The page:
The reception of this mindset was either received with caution, with disapproval, or with flying colors. As this Scientific Revolution was a new mindset across Europe, there were many political, religious and social factors that affected the work of scientists in the sixteenth and seventeenth century.
To begin, political factors affected the work of scientists in several ways. High ranking officials in the political world did not typically work in science related fields. However, their input greatly affected the work that scientists worked so hard to put out. On a positive note,
(11) Jean Baptiste Colbert, the French finance minister under Louis XIV, stated in a 1676 letter that “because of the splendor and happiness of the State… we have been persuaded for many years to establish several academies for both letters and sciences”. In essence, what
Colbert is conveying in this message is that because of the prosperity within the country of
France at the time, the finance department within the government decided to create academies for the Sciences, which was something that was largely unheard of across Europe until the Scientific Revolution. In contrast, the beginning of the Scientific Revolution was during a time when the Pope controlled both religious and political power over the citizens and clergy of Europe. New ideas were typically not taken lightly when it came to the ideas that were first brought up in the Aristotle era which were eventually taught in Catholic teachings at the time. People with new ideas typically approached them with caution when telling them to the Pope. Nicolaus Copernicus had this very problem, as the founder of the heliocentric theory (which explained that the earth is not the center of the universe, but the sun was instead). However, because of the fear instilled because of the Pope, (1) Copernicus states in his 1543 book,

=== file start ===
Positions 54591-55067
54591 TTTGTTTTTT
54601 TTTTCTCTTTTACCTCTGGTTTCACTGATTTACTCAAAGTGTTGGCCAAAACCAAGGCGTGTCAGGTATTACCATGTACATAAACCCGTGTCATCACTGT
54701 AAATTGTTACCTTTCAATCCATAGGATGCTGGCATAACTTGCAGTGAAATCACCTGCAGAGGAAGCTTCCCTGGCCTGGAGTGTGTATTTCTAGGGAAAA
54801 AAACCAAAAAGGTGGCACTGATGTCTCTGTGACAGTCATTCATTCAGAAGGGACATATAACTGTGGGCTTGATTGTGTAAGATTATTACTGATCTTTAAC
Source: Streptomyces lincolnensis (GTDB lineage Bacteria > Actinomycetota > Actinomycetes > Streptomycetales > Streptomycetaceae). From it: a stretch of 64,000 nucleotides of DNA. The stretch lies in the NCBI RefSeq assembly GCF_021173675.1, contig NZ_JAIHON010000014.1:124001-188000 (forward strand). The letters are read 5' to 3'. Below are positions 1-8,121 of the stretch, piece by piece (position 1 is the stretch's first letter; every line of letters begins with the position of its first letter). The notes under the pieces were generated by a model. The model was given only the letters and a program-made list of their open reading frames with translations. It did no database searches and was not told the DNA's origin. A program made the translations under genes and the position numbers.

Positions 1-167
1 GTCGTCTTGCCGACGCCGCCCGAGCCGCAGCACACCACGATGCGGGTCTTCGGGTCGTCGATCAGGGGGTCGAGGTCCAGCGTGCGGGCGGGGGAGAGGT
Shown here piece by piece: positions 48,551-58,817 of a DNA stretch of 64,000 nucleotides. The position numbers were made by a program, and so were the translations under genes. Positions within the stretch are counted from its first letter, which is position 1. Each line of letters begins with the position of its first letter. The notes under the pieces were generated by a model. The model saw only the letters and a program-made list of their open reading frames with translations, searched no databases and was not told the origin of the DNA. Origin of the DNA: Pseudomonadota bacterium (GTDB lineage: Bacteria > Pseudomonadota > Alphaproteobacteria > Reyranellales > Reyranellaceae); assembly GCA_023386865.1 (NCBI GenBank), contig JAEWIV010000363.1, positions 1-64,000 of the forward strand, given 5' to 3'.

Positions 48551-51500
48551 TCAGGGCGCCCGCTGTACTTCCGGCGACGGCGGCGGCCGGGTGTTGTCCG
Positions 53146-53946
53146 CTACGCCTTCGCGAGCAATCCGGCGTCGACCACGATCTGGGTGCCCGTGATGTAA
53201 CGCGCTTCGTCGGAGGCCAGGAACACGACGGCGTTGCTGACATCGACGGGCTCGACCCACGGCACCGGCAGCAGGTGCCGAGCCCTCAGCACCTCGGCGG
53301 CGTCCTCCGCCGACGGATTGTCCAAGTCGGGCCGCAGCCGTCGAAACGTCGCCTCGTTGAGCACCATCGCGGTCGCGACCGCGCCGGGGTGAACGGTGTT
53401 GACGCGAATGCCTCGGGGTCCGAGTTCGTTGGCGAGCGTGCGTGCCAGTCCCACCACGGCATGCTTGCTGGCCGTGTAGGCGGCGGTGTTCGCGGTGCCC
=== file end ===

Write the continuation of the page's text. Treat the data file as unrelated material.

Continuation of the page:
On the Revolution of the Heavenly Spheres
, that “[he] had chosen to dedicate the studies to Pope Paul III”. With the dedication of the book to Pope Paul III, Copernicus hoped to have his ideas accepted by the Catholic Church if they were dedicated to the main leader of the church, although the book/ideas were coincidentally not published until the year of his death. Allinall, political factors affected scientists in both a negative and positive way.
To continue, religious factors were correlated with a large portion of the Scientific
Revolution. some figures during the time concluded that science was merely an extension of the power and wisdom that God had given them. Examples of this can be found in (2) John
Calvin’s 1554 book
Commentaries on the First Book of Moses (Genesis), as he states “This study should not be prohibited… it cannot be denied that this art unfolds the admirable wisdom of God”. Also, (8) Walter
Charleton states in
The Natural Philosophy Epicurus, Gassendi and Charleton that “It appears impossible to imagine that atoms could be eternal and selfgoverning… the atms can be connected to no other cause, but to an Infinite Wisdom and Power”. What these two scientists were conveying in their writings was that it was acceptable to have science and religion blended together, and some of these ideas were taken very well. On the other hand, there were also strong opinions to negate the idea that religion and science could go well together.
In one instance, (3) Giovanni Ciampoli, and Italian monk, wrote a letter to Galileo to discuss his disagreement, stating that “[i]t is indispensable, therefore, to remove the possibility of